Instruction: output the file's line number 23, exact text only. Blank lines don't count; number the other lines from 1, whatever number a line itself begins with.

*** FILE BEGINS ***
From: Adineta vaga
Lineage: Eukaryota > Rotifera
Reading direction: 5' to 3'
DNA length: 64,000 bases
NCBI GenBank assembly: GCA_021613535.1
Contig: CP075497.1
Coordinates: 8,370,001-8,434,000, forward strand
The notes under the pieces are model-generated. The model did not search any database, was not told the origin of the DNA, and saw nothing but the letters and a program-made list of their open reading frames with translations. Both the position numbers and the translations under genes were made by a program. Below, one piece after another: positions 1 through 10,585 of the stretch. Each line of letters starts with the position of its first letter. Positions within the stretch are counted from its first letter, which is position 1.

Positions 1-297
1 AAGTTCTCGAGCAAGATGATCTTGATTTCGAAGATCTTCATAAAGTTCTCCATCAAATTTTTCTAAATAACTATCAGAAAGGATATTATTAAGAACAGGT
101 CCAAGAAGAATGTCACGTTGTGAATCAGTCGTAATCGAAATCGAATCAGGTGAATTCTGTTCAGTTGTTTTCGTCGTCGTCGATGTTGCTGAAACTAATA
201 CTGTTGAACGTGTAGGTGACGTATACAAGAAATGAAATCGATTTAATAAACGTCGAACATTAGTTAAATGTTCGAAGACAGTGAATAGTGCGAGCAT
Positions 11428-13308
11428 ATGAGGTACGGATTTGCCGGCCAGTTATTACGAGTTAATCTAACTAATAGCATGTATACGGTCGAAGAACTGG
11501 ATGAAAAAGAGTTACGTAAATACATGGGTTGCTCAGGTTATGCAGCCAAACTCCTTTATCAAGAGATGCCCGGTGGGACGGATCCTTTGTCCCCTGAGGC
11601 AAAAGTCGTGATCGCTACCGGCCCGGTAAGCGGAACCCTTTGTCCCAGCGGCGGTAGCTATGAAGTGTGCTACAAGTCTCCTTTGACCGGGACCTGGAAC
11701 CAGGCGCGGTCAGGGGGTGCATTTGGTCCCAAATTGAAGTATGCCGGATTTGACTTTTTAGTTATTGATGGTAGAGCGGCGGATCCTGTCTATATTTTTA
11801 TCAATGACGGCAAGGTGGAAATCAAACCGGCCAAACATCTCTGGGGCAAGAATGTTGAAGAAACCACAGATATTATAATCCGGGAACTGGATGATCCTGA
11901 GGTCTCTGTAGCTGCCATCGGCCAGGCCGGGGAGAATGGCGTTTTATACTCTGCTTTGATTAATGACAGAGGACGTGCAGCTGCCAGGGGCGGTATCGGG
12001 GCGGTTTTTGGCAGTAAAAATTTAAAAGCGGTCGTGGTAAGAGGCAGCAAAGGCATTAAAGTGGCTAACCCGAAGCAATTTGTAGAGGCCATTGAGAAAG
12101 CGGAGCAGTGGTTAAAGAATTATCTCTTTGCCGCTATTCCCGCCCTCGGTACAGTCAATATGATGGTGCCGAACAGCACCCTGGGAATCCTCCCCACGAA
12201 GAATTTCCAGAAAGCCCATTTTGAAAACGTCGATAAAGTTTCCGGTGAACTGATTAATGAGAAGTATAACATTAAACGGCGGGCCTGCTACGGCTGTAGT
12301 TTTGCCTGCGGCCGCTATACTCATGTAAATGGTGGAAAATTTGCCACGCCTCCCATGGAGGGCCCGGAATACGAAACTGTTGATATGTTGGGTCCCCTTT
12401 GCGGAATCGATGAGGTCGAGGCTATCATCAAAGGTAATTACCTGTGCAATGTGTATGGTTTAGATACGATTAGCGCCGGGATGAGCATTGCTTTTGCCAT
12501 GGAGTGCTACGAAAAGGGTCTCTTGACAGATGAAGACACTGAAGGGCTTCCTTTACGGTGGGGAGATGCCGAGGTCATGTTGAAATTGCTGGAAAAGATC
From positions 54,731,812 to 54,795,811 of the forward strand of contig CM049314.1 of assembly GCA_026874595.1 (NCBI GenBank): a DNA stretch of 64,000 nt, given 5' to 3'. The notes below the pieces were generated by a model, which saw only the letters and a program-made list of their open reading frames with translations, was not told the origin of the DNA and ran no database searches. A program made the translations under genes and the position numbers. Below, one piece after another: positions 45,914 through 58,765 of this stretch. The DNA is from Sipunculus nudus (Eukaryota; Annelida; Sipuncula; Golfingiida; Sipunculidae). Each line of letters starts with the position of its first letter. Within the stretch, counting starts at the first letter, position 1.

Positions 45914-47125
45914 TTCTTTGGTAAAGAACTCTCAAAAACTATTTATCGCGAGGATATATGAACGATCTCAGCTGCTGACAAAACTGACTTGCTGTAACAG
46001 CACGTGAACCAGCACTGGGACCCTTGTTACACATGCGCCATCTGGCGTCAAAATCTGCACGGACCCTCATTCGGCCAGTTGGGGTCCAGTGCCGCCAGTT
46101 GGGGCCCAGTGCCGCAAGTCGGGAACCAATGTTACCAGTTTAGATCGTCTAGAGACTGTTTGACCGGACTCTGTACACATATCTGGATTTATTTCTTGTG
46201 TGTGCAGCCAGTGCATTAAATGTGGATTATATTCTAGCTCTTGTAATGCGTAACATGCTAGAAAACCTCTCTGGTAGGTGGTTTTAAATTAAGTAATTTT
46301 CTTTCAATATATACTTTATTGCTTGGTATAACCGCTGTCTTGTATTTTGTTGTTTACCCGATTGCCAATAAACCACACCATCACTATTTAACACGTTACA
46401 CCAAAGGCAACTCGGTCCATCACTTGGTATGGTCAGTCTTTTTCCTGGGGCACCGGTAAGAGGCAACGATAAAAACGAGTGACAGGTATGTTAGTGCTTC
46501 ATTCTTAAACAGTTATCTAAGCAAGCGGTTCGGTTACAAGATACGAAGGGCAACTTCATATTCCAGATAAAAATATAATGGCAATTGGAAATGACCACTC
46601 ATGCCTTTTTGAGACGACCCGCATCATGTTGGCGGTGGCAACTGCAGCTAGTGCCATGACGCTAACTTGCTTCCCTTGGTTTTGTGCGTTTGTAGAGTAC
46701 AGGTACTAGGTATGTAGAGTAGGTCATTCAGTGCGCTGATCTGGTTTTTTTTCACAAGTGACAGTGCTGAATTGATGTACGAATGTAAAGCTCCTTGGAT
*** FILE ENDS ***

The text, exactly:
12301 TTTGCCTGCGGCCGCTATACTCATGTAAATGGTGGAAAATTTGCCACGCCTCCCATGGAGGGCCCGGAATACGAAACTGTTGATATGTTGGGTCCCCTTT